On the way to Jerusalem Jesus was going through the region between Samaria and Galilee. As he entered a village, ten lepers approached him. Keeping their distance, they called out, saying, “Jesus, Master, have mercy on us!” When he saw them, he said to them, “Go and show yourselves to the priests.” And as they went, they were made clean. Then one of them, when he saw that he was healed, turned back, praising God with a loud voice. He prostrated himself at Jesus’ feet and thanked him. And he was a Samaritan. Then Jesus asked, “Were not ten made clean? But the other nine, where are they? Was none of them found to return and give praise to God except this foreigner?” Then he said to him, “Get up and go on your way; your faith has made you well.”
In this Gospel passage, Jesus is in the “borderlands” between Samaria and Galilee — a place not quite here or there. Perhaps that is why Jesus encounters ten lepers. Suffering from a terrible disease and isolated from society, this is the only place they can live. Jesus doesn’t heal them there but tells them to show themselves to the priests. It is only when they are in transit (or “on their way”) that the lepers find themselves healed.
Everything about this scene is outside the norm: the liminal place, the unclean group of people that includes a Samaritan — the ultimate outsider for the Jewish community. Yet again, Jesus spends time with and heals those on the margins. And yet again, an outsider recognizes Jesus, understands Jesus’s healing as a gift, and, despite Jesus’s command to go to the priest, returns to Jesus to thank and praise him. When the Samaritan former-leper turns back to thank Jesus, the place and the person are transformed into a space of healing and wholeness.
We all have times in our lives when we feel like we’re in the wilderness and connection to community seems remote. Jesus can heal us in these times, and we can show our gratitude for this gift by offering this same love and healing to others.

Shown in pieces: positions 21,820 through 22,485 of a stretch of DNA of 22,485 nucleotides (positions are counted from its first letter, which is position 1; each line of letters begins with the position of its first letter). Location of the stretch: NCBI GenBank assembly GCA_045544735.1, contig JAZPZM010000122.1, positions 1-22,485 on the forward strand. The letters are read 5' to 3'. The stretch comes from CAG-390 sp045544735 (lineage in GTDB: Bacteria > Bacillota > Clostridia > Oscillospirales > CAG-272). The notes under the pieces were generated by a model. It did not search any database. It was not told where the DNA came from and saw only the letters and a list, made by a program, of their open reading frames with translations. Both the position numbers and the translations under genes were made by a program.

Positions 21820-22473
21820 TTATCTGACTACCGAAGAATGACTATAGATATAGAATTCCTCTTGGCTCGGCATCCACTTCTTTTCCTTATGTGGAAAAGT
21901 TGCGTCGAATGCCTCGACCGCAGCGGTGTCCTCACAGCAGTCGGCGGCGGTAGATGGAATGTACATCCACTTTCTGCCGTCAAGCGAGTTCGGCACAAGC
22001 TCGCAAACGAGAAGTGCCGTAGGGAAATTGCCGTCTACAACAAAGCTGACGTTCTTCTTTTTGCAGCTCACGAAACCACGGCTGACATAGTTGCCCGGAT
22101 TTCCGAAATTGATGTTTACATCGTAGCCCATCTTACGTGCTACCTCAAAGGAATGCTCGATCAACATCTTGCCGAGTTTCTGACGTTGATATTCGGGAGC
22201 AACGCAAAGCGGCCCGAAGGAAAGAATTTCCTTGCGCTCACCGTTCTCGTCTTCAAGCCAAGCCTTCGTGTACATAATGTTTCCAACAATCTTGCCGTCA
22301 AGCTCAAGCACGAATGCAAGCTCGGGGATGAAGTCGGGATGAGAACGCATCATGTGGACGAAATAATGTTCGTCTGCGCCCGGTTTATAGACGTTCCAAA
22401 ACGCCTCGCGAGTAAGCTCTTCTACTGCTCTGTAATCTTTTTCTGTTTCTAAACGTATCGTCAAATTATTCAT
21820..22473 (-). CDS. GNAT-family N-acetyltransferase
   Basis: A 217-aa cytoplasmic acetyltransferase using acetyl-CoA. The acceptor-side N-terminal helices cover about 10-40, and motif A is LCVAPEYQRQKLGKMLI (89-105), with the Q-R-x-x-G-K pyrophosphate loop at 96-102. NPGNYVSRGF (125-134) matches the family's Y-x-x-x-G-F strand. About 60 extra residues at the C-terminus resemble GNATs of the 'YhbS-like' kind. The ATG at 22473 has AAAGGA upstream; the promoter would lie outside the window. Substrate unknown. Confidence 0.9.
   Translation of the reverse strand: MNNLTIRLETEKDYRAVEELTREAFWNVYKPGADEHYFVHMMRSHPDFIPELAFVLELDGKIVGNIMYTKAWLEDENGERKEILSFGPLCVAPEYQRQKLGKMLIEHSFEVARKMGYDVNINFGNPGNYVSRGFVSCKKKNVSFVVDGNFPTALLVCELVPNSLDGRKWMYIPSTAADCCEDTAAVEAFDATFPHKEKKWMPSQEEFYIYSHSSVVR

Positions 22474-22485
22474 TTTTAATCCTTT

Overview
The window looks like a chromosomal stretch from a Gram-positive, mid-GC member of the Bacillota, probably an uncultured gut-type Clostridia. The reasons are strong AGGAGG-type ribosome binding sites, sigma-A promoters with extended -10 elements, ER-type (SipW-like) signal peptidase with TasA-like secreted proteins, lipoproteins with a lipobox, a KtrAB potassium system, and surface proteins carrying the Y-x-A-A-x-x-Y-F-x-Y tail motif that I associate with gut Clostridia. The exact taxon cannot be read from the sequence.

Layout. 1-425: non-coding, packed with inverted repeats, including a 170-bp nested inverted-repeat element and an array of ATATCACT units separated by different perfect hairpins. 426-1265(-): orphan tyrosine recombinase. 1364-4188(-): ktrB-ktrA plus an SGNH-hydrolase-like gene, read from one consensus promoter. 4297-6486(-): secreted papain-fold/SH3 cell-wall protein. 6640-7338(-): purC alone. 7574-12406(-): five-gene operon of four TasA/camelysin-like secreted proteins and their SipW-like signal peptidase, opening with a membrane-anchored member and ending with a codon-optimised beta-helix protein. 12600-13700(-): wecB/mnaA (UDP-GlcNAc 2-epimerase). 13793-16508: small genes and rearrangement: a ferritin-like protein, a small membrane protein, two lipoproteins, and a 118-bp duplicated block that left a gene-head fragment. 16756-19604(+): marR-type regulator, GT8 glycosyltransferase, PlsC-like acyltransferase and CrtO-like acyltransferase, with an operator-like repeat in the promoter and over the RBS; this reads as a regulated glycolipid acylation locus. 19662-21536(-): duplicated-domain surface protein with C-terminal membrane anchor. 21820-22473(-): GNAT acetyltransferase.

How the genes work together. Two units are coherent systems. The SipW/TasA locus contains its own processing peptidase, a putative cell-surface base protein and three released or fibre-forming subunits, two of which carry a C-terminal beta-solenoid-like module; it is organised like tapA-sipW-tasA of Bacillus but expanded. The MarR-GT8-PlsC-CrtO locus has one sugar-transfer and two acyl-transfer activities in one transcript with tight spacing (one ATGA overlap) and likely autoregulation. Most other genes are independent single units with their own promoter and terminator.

Audrey West notes, “The good news of this encounter carries with it the promise that through Jesus, God empowers people to step across boundaries.”
There are marginalized people in our world just as there were in biblical times. Are we willing to cross borders to bring healing?
This painting by artist Brian Whelan entitled “The Exultant Leper” was commissioned in 2021 by Les Smith, a member of Trinity Episcopal Church in Martinsburg, West Virginia. Don’t miss this heart-expanding video of Les talking about the painting.
An inspirational video entitled “Gratitude” by Mantragold.
In “The Thing Is,” Ellen Bass allows us to imagine what it was like to be a leper (“How can a body withstand this?”), and what the healing love of Jesus feels like.
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Saturdays, October 8 and 29 | 9am
Climate Change: How to Talk About It and Motivate People to Act
If you're concerned about climate change but don’t know how to raise the topic, join a workshop presented by Trinity’s Environmental Justice Ministry Group. Over two sessions, Tory Ruttenberg, a former management consultant specializing in conflict and a co-founder of Climate Change Group, will teach you the skills necessary to raise the issue of climate change comfortably and successfully.
Sunday, October 9 | 10am
Discovery: Ordinary and Extraordinary Saints
The Rev. Pauli Murray had a profound impact on the judicial system and racial equity in this country. Join Barbara Lau, Executive Director of the Pauli Murray Center, to learn about Murray’s life and legacy.
Monday, October 10 | 6pm
Environmental Justice Group Meeting
To honor Indigenous Peoples' Day, view Shinnecock: 12 thousand years in the making and hear comments by filmmaker and Shinnecock enrolled tribal leader Janine Tinsley-Roe.
Sundays, October 23–November 20 | 10am
Discovery: Creation, EarthCare and Environmental Justice
The Bible has a lot to say about our interconnectedness to Creation and stewardship of the earth. Learn more in this series with Summerlee Staten, Executive Director of Trinity’s Faith Formation and Education department, Dr. Ellen Davis of Duke University Divinity School, and eco-philsopher Lyanda Haupt.
Sunday, October 23 | 1–3pm
Trinity Talks: Makoto Fujimura
Makoto Fujimura is a leading contemporary artist who creates process-driven, refractive “slow art.” Author of Art+Faith: A Theology of Making, Fujimura is an arts advocate, speaker, and theologian recognized worldwide as a cultural influencer. He will join the Rev. Phillip Jackson for a conversation about how the act of creativity helps us heal, be in relationship with one another, and build a more just world.